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Bad iPhone battery after installing iOS 16? Don't panic! Do this instead

Same old complaint, different iOS release.
Written by Adrian Kingsley-Hughes, Contributing Writer
Jason Cipriani/ZDNET

iOS 16 has been out a few days and people are complaining about iPhone battery problems after installing the update.

These problems fall into three categories:

  • Rapid battery drop during the iOS 16 install process
  • Poor battery life after installing iOS 16
  • A noticeable drop in "Battery Health" following the installation of iOS 16

Let's look at these separately.

Also: Problems downloading iOS 16? Here's how to fix it fast

Is a big drop in battery life while installing iOS 16 normal?

Yes. This is perfectly normal.

A lot must happen when updating the whole operating system, from downloading and verifying the update, making sure there's enough space for the update, carrying out the update, clean up after the update, and then housekeeping tasks such as updating search indexes in the hours following an update.

This all takes battery power, much more than you'd expect from regular day-to-day use, and it's perfectly normal to see the battery plummet by many percentage points.

I've seen some precipitous drops in battery life happen over the course of a few minutes while updating, which is why I recommend having the iPhone on charge during this process.

Is poor battery life after installing iOS 16 normal?

This is also so common that I consider it normal.

First, those housekeeping processes that happen after installing an update can take days to complete. One of those housekeeping tasks in battery recalibration, and this can give the temporary impression that the battery is draining more rapidly when in fact it isn't.

My advice is to use the iPhone for a few days normally and chances are all the problems will solve themselves. Also, update your apps regularly (the problem could be a buggy app).

Also, when Apple inevitably releases the iOS 16.0.1 update, install this, because it's likely to contain a bunch of fixes, and if there is an issue with battery drain, it might sort that out.

Is a big drop in "Battery Health" normal, too?

"Battery Health" is that number you can find by tapping Settings > Battery > Battery Health. The figure is quoted as Maximum Capacity, and I've written quite a bit about this over the years.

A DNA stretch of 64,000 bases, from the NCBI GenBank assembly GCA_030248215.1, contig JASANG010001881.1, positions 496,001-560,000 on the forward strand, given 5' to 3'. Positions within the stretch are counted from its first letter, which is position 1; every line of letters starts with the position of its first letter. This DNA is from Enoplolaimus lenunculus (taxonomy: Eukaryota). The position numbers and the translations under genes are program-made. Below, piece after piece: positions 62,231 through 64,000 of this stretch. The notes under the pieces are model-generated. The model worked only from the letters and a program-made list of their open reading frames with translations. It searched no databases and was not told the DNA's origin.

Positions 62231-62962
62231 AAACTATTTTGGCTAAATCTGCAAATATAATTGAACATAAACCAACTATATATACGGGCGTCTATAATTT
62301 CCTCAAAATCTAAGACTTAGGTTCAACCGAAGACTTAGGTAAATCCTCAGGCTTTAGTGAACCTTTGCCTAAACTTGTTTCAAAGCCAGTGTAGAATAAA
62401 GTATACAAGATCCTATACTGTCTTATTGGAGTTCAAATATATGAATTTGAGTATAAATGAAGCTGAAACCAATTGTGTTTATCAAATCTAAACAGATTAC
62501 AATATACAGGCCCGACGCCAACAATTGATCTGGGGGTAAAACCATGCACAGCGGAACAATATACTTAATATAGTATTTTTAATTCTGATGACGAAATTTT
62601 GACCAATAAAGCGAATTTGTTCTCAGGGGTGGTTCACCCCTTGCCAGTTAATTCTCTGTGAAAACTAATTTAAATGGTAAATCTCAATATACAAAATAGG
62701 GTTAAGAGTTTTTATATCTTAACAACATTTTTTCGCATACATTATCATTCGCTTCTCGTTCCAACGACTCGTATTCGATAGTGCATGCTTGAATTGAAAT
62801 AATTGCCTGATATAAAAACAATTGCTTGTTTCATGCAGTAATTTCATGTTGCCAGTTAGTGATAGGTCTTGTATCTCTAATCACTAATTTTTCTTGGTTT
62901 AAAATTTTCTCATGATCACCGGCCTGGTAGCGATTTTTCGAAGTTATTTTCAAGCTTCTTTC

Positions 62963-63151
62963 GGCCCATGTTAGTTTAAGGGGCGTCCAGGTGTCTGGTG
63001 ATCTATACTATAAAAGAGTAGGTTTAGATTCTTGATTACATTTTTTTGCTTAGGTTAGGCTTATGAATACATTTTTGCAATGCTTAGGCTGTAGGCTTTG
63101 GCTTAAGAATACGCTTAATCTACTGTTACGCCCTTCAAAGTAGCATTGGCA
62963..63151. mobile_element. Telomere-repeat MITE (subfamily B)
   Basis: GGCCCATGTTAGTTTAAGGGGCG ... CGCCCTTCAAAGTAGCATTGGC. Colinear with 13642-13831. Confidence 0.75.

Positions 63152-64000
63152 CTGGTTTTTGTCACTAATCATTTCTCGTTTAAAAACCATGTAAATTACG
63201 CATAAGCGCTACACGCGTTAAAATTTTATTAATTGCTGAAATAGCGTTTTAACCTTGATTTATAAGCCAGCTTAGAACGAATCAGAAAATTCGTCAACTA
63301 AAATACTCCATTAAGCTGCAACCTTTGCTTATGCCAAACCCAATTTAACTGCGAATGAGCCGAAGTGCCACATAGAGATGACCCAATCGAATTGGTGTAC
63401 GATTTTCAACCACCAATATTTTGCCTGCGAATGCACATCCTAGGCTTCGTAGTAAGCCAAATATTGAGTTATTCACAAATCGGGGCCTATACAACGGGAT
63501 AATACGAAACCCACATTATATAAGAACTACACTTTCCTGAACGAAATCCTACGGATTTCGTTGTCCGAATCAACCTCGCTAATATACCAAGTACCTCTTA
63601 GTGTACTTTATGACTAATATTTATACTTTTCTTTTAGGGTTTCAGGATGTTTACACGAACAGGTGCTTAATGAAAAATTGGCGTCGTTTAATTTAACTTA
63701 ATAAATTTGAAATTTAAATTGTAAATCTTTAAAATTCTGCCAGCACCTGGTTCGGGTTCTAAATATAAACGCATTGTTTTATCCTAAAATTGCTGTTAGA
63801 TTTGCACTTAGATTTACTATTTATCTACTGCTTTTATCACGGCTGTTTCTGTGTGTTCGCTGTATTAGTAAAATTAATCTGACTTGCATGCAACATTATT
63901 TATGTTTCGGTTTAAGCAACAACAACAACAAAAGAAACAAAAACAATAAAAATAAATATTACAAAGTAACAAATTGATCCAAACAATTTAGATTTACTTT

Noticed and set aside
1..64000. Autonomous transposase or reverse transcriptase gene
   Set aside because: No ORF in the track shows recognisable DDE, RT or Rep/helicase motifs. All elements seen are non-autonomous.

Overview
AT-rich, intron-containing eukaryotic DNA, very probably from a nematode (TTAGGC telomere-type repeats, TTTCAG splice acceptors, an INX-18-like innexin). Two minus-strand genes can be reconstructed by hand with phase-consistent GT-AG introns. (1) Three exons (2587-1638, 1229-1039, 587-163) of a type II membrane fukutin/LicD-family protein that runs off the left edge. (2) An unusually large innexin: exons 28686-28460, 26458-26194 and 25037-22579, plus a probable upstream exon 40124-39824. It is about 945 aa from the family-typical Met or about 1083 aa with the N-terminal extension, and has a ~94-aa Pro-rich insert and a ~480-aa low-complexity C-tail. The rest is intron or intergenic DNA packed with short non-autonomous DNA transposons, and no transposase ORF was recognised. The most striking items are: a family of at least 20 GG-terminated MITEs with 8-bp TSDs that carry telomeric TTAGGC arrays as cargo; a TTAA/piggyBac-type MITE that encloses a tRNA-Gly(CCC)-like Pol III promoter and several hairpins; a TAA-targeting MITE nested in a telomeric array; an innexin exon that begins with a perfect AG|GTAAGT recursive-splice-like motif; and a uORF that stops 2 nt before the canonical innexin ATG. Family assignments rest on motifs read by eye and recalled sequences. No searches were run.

My advice is simple: Stop worrying about it.

"Battery Health" is a feel-good number that doesn't really tell you anything meaningful about the actual health of your battery. My iPhone tells me that my battery is still at 94% capacity after almost a year of heavy use.

I guarantee you this number is wrong.

But it doesn't matter. Your iPhone battery should be good for three years at least. After this, you probably need to think about getting it swapped out.

Also: Your iPhone battery is lying to you in weird ways

The bottom line

I've been updating iPhones for well over a decade, and if there's one thing that I can guarantee that will happen when a new version of iOS is released, it's that a lot of people will complain about battery life.

And remember, there are now over a billion iPhones in use. Even if only a small percentage of people notice deteriorated battery life, that's going to amount to a lot of complaining.

And just to be clear, these people are not imagining that battery life has taken a nosedive.

It really is worse.

But for most of those users, it's a problem that will have sorted itself out in a week or so (or until Apple releases a patch or there's an update to a buggy app).

Just sit back, keep using your iPhone, and keep a charger or power bank nearby for regular top-ups.

And for a small group of really unlucky users, their iPhone's battery will have waited until the new iOS update to decide to give up the ghost finally.

For those people, the only solution is a new battery (or a new iPhone).

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